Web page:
Newer channels like mobile are no exception. Many marketers – perhaps encouraged by the ‘safety net’ that app stores provide – turn to in-app inventory as a way to guarantee higher quality and avoid fraud.
But research shows that fraud still exists within apps – even those certified by the Apple App Store and Google Play – which means advertisers must take a strategic and cautious approach to protect themselves when buying any type of inventory.
Since the dawn of smartphones, apps have had to undergo strict certification and approval processes before becoming available in app stores. The majority of apps on consumer devices are certified, but a recent Sizmek analysis of hundreds of millions of in-app ad impressions found that 10% of mobile ad traffic comes from uncertified apps. These are not downloaded from the major official app stores, meaning they are not verified and approved. They can damage the consumer experience on their mobile device, and pose a serious threat to advertisers.
Over half of uncertified apps were found to be engaging in ad fraud – such as running ad calls in the background that weren’t visible to the user. A large portion of these apps arrived on consumers’ devices via torrents – technology used to distribute files over the internet. As torrent websites are often supported by low-quality ads, it makes sense that apps acquired this way would also have negative ad experiences.
You might think advertisers would go to any lengths to avoid uncertified apps; but the advent of programmatic, which enables buyers to value ad inventory based on their own criteria, could lead some buyers to prioritise other data points, such as user behaviour or geolocation, instead of an app’s certification status. This would be a foolish strategy though, since any advertiser buying inventory on uncertified apps will start out with a high percentage of wasted impressions. Avoiding uncertified traffic must be a priority for all advertisers.
Certification doesn’t always guarantee safety
Alternatively, while many brands believe that buying ads on certified apps alone will keep them free from fraud, Sizmek identified malicious activity within apps that were downloaded from official sources, with nearly one-in-10 (8%) of certified apps found to be engaging in fraudulent behaviour.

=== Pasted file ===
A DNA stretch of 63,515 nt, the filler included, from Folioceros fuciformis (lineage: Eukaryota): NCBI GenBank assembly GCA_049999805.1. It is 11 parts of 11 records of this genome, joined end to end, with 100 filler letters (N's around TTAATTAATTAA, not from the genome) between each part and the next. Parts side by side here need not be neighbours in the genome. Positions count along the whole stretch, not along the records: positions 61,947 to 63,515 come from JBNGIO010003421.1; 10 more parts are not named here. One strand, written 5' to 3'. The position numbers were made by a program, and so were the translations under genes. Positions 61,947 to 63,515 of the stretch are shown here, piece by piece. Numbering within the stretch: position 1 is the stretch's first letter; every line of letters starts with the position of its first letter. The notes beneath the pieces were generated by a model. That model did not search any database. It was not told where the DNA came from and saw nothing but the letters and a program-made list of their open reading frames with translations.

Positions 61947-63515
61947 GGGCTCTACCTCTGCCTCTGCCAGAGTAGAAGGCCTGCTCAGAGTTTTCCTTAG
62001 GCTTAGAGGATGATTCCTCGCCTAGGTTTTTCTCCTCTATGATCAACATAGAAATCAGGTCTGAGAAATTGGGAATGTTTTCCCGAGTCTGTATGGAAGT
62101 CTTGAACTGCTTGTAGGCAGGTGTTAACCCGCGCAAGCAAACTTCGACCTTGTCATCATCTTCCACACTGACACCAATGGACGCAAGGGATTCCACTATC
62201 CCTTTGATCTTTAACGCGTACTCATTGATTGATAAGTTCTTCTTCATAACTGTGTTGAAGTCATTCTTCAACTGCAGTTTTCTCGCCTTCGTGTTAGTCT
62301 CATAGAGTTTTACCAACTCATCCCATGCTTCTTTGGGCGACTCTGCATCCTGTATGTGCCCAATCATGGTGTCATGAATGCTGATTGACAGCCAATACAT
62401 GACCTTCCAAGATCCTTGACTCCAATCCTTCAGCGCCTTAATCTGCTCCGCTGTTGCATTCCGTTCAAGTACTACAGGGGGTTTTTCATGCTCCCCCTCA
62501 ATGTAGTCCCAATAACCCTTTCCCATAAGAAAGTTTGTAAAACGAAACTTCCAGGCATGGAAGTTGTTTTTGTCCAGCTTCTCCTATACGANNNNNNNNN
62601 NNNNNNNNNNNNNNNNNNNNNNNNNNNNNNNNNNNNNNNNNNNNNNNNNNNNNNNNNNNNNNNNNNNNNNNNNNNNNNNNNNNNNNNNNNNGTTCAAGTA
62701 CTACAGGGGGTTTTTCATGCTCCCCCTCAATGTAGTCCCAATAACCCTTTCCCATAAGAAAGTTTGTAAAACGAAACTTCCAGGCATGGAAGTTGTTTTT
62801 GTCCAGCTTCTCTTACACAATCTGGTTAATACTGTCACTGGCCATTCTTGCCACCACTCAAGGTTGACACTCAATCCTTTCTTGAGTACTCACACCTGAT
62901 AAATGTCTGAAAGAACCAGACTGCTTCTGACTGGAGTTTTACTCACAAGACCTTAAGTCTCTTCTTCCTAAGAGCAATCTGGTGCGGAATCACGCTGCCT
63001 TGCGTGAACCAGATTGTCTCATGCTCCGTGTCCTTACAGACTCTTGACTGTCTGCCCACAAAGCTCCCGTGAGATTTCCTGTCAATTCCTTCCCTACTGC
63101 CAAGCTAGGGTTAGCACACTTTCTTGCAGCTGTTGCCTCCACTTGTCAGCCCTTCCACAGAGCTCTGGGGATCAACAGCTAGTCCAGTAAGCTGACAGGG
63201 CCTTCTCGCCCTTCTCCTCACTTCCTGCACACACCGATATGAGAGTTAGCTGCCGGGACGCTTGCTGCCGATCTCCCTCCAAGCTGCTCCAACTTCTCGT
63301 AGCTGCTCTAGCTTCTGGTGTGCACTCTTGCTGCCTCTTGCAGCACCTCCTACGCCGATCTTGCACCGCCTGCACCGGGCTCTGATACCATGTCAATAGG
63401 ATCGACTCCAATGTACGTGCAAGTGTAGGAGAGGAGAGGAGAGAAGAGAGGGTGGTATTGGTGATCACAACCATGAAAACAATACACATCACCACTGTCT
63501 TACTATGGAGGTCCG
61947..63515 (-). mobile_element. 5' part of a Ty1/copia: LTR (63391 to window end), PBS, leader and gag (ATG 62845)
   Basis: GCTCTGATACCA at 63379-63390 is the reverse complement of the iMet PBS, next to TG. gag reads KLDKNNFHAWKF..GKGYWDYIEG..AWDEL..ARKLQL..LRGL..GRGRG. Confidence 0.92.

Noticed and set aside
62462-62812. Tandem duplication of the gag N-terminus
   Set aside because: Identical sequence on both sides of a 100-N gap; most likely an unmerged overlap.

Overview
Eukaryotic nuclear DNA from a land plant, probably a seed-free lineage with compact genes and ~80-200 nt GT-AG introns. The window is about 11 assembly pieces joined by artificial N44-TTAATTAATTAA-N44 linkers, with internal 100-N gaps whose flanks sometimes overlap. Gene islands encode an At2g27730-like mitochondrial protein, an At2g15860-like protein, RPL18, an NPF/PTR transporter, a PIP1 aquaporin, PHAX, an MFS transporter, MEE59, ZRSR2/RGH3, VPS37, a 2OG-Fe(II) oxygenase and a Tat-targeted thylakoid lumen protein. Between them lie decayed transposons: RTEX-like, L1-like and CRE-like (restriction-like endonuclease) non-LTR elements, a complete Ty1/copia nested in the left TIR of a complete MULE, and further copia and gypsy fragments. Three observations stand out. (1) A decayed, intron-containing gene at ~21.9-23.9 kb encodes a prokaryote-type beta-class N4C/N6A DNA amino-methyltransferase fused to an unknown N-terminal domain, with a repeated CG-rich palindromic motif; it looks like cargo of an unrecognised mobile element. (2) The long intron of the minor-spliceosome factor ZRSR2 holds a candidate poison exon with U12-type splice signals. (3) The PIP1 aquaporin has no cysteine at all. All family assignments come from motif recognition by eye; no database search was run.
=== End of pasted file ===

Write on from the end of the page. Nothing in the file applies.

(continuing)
This occurs when blacklisted developers find ways to game the system. They may develop 50 apps and receive 49 rejections from the app stores; but the one that gets through participates in fraud. In some cases, apps were generating traffic through Android, but not iOS, and vice versa, meaning that they were likely rejected by one store but certified by the other.
Leveraging metadata leads to cleaner campaigns
The bad news is there’s no sure-fire way to prevent against in-app fraud on certified apps, but there are precautions ad buyers can take to try and ensure they are matching their ads with high-quality impressions and engaged consumers. The majority of consumers only use and access certified apps that they have downloaded from the app stores; and that gives advertisers options for targeting which apps they buy inventory from.
One little-explored tactic is to use metadata from the app stores to execute strategic and safe buys. Media buyers can use this metadata to only buy inventory in apps with four-star ratings, or higher, indicating a high-quality app. This can also be used to buy only on apps with more than 500,000 downloads or 500,000 ratings, numbers that can confirm popularity and high usage. Advertisers can even target only on apps that are rated safe for all ages, further ensuring that their ad messages only appear near brand-safe content.
In the end, there is no method of buying completely fraud-free advertising without taking precautions, so advertisers must remain vigilant in their mobile ad buying. Apps are certainly a safer way of reaching consumers on devices; but advertisers should build a mobile media plan that uses targeting and metadata to ensure that they reach active, engaged consumers and eliminate waste throughout the campaign.
This post originally appeared in ExchangeWire.